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Short Observing Session: Venus, Saturn, M99 Galaxy

Posted: 8 May 2012

The observatory was opened Monday, 7 May 2012, at 1901 MST, 80°F. There were some clouds and the sky was hazy. At 1911 MST, viewed Venus, 77X and 133X. Nice crescent phase. I then decided to check Observer Pro on my iPhone to see what DSOs might be available for viewing after twilight ended but before the waning gibbous moon rose. I selected two objects, but it turned out that one of the objects would be too low in the north to be viewable. I slewed the telescope to the other DSO, M99 (galaxy) to check its position and it was high in the sky.

At 1936 MST, viewed Mars, 77X and 133X. At 133X, the sunrise cloud and a dark area were visible. I then did an AutoStar alignment to correct for accumulated SYNC errors from previous sessions. At 1950 MST, viewed Saturn, 77X. Four moons were visible: Titan, Tethys, Rhea, and Dione. I tried using 133X and 206X to look for the moon Enceladus but it was not seen. Haze or thin cloud was creating poor seeing.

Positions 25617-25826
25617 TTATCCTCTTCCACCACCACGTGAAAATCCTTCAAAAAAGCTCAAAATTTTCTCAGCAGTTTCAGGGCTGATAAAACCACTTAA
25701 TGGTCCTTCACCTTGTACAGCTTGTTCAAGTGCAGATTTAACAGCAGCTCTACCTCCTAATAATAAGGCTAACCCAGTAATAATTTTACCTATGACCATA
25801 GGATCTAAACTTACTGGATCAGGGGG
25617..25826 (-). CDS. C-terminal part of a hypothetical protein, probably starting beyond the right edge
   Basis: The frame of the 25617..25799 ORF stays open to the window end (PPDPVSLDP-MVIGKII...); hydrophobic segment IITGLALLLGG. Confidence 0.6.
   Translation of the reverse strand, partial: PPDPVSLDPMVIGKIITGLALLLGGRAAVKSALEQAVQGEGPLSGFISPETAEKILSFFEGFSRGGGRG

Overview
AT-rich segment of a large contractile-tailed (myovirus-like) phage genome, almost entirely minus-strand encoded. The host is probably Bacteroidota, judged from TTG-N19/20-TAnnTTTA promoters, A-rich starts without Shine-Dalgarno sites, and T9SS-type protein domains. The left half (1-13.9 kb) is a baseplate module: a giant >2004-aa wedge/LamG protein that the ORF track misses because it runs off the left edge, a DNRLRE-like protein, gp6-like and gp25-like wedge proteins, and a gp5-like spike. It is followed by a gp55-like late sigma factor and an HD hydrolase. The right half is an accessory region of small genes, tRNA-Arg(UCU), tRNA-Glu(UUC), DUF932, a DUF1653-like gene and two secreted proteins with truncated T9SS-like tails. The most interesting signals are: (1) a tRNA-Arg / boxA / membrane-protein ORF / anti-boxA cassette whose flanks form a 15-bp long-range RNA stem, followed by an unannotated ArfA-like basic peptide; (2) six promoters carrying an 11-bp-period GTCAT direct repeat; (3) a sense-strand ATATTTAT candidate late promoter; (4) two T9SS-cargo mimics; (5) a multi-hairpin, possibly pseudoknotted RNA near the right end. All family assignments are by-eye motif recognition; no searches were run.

At 2003 MST, I slewed to M99, galaxy. It was faintly seen at 77X against a still-bright sky. Unfortunately, by the time twilight would end, the galaxy would be in the "POD zenith blind spot". By the time it cleared the blind spot, the waning gibbous moon would have risen. I decided to defer imaging M99 until a future session.

Due to the hazy sky and clouds I decided to close up for the night.

Closed the observatory at 2020 MST, 68°F.

As I left the observatory, I was blinded by the extremely bright nuisance lights from a neighbor to the north:


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